‘Post Break-Up Sex’ is post-punk at its best. A resonant track on rebound relationships and the intimacy they bring (or don’t), it’s one of those Vaccines tracks that’s more intricate than it lets on. ‘What did you expect from post break-up sex?’ Young poses with an air of contempt. I suspect the song’s familiar to most, but its mellow, inquisitive chorus delivers the lesson with surprising ease. The two-and-a-half minutes of ‘Under Your Thumb’ are a scantily-clad display of indie rock in perhaps the album’s most forgettable number. Nevertheless, it’s more than listenable and features some of Freddie Cowan’s best guitar work yet.
I admit that, around this point, I’d stoppe listening to the album in the past. Probably because I wasn’t as familiar with its material, but either way I was very pleasantly surprised on a complete run. With its biblical imagery and vicious allusions to jealousy, ‘All in White’ is very Killers-esque, but undeniably benefits from Young’s matter-of-fact delivery. The frontman has since stated, ‘[The track] says more about me than it does about other people’. And it does. It says the man can write.
‘Wolf Pack’ furthers the theme of Young’s caution and distrust of others; one which runs throughout What Did You Expect From the Vaccines? Sadly, the track isn’t much more than that. It is catchy, though. ‘Family Man’, meanwhile, is the longest track of the album, clocking in at five minutes. And it’s brilliant. Also one of the record’s sparsest compositions, both in production and lyrics. Akin to ‘Wetsuit’, it deals with having to mature and grow up, though this time to the narrator’s partner – ‘Well you wanna get young but you’re just getting older/ And you had a fun summer but it’s suddenly colder‘. It is most definitely the kind of song you put on when you’ve just got back from the club, checked your watch, seen the time is 1:37Am and regret every shot you took the night before. But it also has a real depth to it, and proves, easily, one of the debut’s highlights, particularly when Young finally crumbles, letting loose. Pete Robertson’s thundering heartbeart echoes continuously behind, flawlessly.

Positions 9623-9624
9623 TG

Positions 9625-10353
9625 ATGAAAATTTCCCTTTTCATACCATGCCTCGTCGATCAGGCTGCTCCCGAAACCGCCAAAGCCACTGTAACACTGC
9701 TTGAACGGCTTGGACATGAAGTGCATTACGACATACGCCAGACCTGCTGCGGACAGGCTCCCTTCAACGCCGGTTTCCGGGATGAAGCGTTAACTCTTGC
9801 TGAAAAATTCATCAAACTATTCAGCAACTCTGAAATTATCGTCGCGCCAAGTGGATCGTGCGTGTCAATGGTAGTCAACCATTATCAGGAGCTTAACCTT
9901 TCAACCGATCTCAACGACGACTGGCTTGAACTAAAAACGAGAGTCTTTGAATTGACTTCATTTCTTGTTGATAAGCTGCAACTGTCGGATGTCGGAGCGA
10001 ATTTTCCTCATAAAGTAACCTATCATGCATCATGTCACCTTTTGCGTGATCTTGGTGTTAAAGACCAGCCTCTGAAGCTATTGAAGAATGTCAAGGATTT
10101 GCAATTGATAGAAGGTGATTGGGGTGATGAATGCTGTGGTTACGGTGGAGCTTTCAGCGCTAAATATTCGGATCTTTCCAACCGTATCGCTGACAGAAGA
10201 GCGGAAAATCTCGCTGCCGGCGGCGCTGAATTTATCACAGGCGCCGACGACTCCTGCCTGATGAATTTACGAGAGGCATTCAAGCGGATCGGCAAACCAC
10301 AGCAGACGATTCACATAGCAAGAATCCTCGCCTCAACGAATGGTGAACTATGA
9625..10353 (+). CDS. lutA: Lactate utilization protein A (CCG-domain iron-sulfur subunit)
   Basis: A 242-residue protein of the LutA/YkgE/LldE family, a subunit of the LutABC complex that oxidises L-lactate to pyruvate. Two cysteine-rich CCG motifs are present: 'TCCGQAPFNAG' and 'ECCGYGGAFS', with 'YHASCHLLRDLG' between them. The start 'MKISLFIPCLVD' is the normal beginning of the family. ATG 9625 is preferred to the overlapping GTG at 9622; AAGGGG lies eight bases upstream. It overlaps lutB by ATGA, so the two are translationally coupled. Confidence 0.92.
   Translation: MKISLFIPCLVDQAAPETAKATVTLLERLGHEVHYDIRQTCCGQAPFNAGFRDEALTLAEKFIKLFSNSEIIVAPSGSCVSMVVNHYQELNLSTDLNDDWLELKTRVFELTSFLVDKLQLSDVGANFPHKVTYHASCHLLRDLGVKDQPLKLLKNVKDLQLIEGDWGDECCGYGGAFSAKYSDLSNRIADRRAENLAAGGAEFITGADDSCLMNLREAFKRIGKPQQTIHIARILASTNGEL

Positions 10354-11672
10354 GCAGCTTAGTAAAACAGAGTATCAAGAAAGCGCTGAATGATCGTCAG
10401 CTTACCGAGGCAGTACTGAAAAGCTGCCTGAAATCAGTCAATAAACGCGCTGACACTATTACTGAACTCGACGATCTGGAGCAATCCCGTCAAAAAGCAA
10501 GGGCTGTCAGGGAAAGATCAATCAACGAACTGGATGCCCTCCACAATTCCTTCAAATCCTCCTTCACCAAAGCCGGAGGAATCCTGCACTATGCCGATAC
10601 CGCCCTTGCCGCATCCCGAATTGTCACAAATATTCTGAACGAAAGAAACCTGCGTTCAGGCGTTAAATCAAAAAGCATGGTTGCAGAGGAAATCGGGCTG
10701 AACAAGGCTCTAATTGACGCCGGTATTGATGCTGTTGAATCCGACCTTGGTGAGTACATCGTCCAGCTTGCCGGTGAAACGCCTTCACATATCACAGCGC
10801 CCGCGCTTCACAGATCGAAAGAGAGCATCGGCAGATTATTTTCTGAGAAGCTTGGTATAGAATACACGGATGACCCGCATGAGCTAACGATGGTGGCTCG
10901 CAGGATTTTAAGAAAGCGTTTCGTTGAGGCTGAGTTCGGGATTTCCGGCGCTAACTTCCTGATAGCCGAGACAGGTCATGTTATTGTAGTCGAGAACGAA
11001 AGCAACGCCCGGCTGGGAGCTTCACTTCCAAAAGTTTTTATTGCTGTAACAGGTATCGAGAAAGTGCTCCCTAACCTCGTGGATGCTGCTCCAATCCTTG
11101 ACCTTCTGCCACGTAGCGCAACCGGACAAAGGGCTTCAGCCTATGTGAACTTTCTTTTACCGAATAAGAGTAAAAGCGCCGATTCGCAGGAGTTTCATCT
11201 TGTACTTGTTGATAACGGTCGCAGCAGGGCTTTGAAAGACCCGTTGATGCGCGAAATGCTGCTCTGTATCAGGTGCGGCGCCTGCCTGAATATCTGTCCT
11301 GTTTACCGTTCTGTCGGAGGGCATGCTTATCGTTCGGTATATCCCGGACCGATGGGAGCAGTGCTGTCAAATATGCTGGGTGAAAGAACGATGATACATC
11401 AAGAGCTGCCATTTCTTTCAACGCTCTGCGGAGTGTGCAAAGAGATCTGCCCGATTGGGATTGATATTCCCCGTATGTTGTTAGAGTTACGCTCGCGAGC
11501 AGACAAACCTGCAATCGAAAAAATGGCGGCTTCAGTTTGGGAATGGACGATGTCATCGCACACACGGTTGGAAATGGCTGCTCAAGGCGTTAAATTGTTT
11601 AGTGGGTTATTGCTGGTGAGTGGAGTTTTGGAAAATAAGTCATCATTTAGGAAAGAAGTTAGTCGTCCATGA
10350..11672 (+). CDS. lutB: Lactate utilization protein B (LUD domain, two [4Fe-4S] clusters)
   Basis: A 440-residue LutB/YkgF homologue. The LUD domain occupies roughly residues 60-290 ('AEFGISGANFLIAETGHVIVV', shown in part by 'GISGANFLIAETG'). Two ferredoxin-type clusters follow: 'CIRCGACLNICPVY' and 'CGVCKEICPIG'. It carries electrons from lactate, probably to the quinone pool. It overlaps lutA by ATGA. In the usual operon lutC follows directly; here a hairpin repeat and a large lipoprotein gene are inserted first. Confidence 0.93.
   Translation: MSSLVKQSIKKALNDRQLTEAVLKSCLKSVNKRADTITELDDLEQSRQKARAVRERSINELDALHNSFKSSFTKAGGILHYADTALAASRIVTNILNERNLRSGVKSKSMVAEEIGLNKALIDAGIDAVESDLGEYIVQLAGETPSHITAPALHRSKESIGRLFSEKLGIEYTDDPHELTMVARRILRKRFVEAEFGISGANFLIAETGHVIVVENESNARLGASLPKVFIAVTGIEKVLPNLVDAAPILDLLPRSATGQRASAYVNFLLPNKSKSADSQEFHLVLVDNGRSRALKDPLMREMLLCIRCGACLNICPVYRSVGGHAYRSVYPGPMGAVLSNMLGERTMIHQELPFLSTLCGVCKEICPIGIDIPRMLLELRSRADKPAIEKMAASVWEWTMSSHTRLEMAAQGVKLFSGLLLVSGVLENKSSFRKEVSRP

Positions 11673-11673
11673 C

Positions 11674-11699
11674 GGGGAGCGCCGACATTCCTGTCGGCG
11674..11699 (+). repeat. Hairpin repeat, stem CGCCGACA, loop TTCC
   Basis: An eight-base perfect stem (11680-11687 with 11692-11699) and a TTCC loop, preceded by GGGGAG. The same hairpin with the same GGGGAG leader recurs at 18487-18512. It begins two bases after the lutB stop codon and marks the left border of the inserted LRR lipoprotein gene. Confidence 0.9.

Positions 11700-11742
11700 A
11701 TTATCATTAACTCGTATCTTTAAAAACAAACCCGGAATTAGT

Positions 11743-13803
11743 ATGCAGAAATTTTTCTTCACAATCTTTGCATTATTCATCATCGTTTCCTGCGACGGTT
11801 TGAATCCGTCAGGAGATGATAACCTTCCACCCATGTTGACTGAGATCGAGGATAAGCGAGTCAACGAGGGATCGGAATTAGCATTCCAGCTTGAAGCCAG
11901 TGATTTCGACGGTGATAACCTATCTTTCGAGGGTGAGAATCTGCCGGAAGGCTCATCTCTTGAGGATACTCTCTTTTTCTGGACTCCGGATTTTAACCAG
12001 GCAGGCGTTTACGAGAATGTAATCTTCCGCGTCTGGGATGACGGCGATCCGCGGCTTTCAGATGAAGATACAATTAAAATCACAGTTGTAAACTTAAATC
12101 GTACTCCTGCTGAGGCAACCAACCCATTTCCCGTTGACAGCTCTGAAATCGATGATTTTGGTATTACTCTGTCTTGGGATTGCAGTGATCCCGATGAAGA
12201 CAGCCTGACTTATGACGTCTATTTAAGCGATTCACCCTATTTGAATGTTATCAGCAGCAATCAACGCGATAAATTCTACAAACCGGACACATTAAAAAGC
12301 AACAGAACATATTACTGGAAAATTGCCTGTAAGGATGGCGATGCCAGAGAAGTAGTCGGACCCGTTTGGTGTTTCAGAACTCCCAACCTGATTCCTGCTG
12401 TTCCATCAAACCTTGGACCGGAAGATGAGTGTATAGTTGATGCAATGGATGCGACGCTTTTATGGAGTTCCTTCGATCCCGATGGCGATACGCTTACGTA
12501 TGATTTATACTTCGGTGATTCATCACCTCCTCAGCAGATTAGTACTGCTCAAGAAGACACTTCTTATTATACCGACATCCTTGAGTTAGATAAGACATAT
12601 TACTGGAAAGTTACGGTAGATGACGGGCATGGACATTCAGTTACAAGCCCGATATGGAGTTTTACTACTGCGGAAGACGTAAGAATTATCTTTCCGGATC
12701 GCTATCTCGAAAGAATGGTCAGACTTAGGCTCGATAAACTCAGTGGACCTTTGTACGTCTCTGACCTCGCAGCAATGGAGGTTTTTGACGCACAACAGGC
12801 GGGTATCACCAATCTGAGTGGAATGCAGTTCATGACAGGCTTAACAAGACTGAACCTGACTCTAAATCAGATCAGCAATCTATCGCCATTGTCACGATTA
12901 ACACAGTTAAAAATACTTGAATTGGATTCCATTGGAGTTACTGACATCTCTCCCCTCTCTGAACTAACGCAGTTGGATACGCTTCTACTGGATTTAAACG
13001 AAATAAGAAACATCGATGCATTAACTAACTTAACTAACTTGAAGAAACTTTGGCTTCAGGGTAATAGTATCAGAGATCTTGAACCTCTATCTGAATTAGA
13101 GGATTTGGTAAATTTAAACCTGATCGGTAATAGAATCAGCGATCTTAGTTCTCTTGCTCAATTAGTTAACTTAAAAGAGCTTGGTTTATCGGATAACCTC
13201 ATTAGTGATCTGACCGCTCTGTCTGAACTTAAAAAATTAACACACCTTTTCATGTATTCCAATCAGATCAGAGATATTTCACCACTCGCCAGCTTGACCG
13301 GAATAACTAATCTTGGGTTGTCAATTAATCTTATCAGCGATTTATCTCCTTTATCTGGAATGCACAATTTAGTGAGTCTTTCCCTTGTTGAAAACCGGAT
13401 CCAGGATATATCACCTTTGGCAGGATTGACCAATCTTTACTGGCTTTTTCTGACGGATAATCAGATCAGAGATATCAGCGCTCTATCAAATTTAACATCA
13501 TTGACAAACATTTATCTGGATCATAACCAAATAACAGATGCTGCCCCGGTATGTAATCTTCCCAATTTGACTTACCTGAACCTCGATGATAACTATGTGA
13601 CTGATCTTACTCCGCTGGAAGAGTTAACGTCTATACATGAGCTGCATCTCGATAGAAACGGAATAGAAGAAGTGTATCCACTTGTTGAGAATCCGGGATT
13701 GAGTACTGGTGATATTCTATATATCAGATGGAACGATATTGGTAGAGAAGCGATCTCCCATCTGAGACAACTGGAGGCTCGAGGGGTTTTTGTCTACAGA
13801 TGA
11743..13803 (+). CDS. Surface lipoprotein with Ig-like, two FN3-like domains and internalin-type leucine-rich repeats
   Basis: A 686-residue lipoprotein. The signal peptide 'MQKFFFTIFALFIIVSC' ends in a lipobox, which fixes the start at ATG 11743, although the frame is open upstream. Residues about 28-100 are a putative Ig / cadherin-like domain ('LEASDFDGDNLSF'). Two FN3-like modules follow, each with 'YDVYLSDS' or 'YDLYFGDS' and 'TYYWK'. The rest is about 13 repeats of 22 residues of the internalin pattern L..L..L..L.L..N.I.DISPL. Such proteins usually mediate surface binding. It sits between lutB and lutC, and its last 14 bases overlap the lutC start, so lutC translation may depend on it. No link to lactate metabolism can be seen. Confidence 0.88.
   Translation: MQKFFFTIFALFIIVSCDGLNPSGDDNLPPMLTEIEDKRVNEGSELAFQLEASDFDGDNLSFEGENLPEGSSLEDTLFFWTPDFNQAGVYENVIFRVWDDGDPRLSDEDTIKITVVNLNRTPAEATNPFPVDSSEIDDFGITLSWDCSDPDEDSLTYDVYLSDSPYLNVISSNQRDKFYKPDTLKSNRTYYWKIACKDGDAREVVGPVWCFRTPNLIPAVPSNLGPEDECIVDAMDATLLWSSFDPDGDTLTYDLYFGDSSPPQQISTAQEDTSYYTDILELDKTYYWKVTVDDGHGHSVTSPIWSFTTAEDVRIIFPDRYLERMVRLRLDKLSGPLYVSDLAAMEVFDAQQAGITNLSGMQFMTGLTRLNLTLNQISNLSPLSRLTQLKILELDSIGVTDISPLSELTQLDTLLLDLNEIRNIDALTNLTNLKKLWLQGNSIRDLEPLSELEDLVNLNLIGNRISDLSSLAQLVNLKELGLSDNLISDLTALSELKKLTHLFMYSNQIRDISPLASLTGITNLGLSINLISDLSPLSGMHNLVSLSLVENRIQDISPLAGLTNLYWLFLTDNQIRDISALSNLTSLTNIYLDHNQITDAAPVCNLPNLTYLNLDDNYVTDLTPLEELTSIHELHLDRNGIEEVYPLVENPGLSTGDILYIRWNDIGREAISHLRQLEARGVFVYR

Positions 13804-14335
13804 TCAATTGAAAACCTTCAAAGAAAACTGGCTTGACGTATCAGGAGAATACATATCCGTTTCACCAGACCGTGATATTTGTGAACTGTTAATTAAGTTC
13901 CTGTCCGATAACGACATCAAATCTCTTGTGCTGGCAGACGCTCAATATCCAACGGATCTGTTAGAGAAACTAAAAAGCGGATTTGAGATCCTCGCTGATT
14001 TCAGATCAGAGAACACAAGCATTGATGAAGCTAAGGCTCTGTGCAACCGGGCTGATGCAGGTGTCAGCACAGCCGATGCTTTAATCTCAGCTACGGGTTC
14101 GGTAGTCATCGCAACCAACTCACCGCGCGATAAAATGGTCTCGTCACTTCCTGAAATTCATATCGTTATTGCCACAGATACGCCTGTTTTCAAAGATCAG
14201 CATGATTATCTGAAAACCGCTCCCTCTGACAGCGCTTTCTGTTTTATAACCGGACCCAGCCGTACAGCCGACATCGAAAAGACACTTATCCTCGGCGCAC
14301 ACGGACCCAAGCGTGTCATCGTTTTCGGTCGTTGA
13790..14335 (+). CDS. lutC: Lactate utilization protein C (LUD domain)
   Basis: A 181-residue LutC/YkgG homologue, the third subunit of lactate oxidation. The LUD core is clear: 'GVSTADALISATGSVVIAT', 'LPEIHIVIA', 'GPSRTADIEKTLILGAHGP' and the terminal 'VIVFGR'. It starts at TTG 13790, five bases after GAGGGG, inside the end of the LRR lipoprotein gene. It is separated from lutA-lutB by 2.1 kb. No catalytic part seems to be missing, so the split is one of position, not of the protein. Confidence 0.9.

‘Somebody Else’s Child’ is a ‘hidden track’ of sorts on CD releases of the album, following ‘Family Man’. And, wow, it is in a whole other ballpark to the rest of it. It sounds like the track was recorded in some hastily-cleared backrrom; with a distance that seems symbolic given the song’s themes of adoption, forgotten lovers and estranged relationships. It’s Young and a piano. And, yeah, it’s a worthy closer.
I started this review with the expectation that it would be a straightforward one; praising a well-crafted indie-rock album. And I still think it’s a tremendous offering of pop-rock and post-punk, set to some great vocals. But actually, What Did You Expect From the Vaccines? is quite a bit more than that. It has its tender moments, too, and real personal stories from Justin Young – particularly in the album’s last half. It packs an incredible amount – both lyrically and sonically – into half an hour. And for a debut? Well, it’s quite bewildering.